When I was young, 12 maybe, I checked a book out of the local library, reading it several times, which initiated a life long live of post apocalyptic fiction. In the book a young boy about my age lives with a tribe outside the ruins of a large city that might have been Chicago. The tribe is at the hunter gatherer level of technology. And his main weapon is a spear. The city itself is a blast zone/dead zone no one is allowed to go in because it is supposedly radioactive. I don’t remember why but he heads into the dead zone and discovers the radiation is no longer deadly. But living in the ruins are a race of evolved rat beasts that are six feet tall, stand on their hind legs, and are spear wielding. The rat beasts come after him and he has a series of near misses until he escapes the dead zone and is rescued in a big showdown between the human tribe and the rat tribe, being saved by the adults whose rules he defied. The book had large-ish print and excellent pen and ink drawings sprinkled throughout. I went back to the library that I got it from but the destroyed my old library card and no longer have the book. It would have been published in the 1950’s or first part of the 60’s. Any help finding it would be greatly appreciated.

 

333Z: Australian Teenager on the Road, Searching for Biological Mother

In the first half of 2002, I got most of the way through a self-contained YA mystery series. I think there were ten books in total, each about 100-120 pages, probably published recently. I was attending a Canadian high school at the time and discovered the series while volunteering at another school’s library. I read all but the last one (I suspect the school year ended before I had a chance to borrow that one). I’d like to know how the series concluded, but every attempt I’ve made at finding these books online has hit a dead end. I either find nothing, or I find an earlier online description of the series that I wrote in 2015.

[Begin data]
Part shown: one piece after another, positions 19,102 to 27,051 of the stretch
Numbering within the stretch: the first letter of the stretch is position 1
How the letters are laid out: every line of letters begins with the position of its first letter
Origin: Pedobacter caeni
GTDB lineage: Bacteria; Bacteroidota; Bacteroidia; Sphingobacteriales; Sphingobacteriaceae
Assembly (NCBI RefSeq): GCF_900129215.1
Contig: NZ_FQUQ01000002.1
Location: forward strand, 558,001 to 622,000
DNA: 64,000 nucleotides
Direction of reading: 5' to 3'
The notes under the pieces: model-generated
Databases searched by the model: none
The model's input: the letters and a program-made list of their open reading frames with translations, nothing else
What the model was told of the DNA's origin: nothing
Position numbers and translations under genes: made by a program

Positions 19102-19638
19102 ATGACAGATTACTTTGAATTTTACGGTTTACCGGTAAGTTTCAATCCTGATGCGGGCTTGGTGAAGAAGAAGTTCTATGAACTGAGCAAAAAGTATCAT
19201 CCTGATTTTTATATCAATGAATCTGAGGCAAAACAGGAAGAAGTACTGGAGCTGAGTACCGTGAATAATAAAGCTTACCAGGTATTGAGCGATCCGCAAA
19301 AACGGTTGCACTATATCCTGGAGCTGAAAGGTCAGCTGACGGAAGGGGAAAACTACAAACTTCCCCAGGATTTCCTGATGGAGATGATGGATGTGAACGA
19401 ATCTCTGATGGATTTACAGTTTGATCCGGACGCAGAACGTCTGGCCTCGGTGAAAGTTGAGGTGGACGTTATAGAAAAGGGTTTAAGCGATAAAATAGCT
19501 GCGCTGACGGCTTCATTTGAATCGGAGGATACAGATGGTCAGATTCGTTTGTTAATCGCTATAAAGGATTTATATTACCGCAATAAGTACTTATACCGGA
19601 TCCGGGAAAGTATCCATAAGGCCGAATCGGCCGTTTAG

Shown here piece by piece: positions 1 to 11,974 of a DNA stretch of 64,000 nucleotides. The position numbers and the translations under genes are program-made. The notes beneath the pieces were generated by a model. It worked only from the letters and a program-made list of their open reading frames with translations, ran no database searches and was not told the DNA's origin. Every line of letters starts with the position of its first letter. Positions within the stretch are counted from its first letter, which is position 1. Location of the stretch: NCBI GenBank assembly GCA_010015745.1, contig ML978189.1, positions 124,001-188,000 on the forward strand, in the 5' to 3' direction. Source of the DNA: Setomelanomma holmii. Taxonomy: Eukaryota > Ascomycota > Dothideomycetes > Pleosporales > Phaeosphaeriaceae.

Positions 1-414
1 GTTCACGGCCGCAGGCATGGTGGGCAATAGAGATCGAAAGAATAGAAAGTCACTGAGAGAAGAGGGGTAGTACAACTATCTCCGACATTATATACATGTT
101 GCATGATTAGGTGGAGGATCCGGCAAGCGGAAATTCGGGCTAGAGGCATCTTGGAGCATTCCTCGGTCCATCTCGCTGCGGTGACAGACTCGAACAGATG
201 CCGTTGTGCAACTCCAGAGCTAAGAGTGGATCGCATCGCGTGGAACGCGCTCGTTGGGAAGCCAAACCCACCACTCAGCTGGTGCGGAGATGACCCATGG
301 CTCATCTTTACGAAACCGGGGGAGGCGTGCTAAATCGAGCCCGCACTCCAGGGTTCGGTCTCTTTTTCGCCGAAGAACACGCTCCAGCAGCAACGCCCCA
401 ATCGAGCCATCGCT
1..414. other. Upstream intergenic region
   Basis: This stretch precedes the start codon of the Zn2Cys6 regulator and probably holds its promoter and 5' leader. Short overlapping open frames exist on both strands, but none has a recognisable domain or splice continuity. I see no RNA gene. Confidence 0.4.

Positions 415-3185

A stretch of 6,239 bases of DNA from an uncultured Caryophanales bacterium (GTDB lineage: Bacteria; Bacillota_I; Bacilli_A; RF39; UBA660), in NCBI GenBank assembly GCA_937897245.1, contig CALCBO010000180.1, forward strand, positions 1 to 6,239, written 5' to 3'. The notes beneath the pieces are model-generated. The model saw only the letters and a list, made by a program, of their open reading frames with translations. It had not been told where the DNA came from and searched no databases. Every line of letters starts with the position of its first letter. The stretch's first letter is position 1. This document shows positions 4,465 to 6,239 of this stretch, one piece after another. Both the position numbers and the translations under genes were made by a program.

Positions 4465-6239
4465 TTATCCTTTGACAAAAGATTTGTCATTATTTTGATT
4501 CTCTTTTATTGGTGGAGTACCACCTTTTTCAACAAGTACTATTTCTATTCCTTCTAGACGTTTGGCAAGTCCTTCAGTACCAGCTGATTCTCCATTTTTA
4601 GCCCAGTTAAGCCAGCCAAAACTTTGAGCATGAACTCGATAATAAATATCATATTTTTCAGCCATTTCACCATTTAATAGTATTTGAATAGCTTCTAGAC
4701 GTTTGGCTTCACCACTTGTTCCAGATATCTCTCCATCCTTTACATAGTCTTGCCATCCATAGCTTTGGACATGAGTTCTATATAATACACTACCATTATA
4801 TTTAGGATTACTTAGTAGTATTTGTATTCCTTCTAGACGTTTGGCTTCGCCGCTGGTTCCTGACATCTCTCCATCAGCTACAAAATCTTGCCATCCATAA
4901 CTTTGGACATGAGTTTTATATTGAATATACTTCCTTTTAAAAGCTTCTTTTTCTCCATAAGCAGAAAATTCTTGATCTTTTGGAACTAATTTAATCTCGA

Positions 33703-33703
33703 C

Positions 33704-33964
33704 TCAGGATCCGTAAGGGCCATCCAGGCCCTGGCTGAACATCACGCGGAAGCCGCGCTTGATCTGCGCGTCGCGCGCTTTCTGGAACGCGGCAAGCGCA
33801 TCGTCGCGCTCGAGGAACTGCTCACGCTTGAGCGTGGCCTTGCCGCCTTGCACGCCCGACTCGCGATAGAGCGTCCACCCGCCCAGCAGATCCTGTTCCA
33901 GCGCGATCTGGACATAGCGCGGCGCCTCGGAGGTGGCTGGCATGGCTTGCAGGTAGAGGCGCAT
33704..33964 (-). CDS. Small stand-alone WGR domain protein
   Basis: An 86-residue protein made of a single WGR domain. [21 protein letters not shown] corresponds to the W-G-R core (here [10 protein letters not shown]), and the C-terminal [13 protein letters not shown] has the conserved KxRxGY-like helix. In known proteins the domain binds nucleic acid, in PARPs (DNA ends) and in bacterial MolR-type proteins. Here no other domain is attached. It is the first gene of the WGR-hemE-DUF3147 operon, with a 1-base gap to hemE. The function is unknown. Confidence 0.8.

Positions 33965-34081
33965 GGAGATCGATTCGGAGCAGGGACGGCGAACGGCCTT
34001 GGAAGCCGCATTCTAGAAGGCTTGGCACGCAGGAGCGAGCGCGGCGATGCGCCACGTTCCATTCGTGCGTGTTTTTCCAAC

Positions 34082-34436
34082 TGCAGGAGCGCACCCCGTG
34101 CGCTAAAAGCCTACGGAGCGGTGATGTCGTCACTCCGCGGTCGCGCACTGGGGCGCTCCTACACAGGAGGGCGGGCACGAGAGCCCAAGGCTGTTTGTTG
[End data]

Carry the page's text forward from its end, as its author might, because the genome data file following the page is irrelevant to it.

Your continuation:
The protagonist is a young woman from Australia (as I recall), about sixteen, named something like Blake or Blaine. The series has her name in the title along the lines of ‘The Blake Journals’ or ‘The Blaine Files’ or the like. The first volume opens with her leaving home in a carefully thought-out plan to run away. She disappears in the middle of the night, grabs her possessions, and takes to the road on some kind of motor scooter or moped. We eventually learn that her goal is to locate her biological mother, who vanished years ago. As I recall, there’s very little in terms of action-adventure: this is more about a quiet and painstaking solo quest.
The books’ cover images were nearly identical. They all had the series title in large yellow-and-black typography, staggered a bit for a vintage-typewriter look to convey mystery/edginess. If I had to guess, a publishing house cranked these out in a short period of time as a one-off, but clearly the series intrigued me enough that I read about 90% of it, and now I’m finding it tantalizing.

 

333F: Greenwich Village jazz father and son (Solved!)


Growing up in a small town in Eastern Washington in the early 1970’s, I read a book I still remember. It’s a middle school targeted chapter book with a few line drawing illustrations. My copy was paperback. It features a father and son, the dad is a jazz musician / fan, I think they live in the Village - or at least someplace downtown NYC. Maybe there is some music that is played on the rooftop? Maybe parents are divorced? Published pre-1974.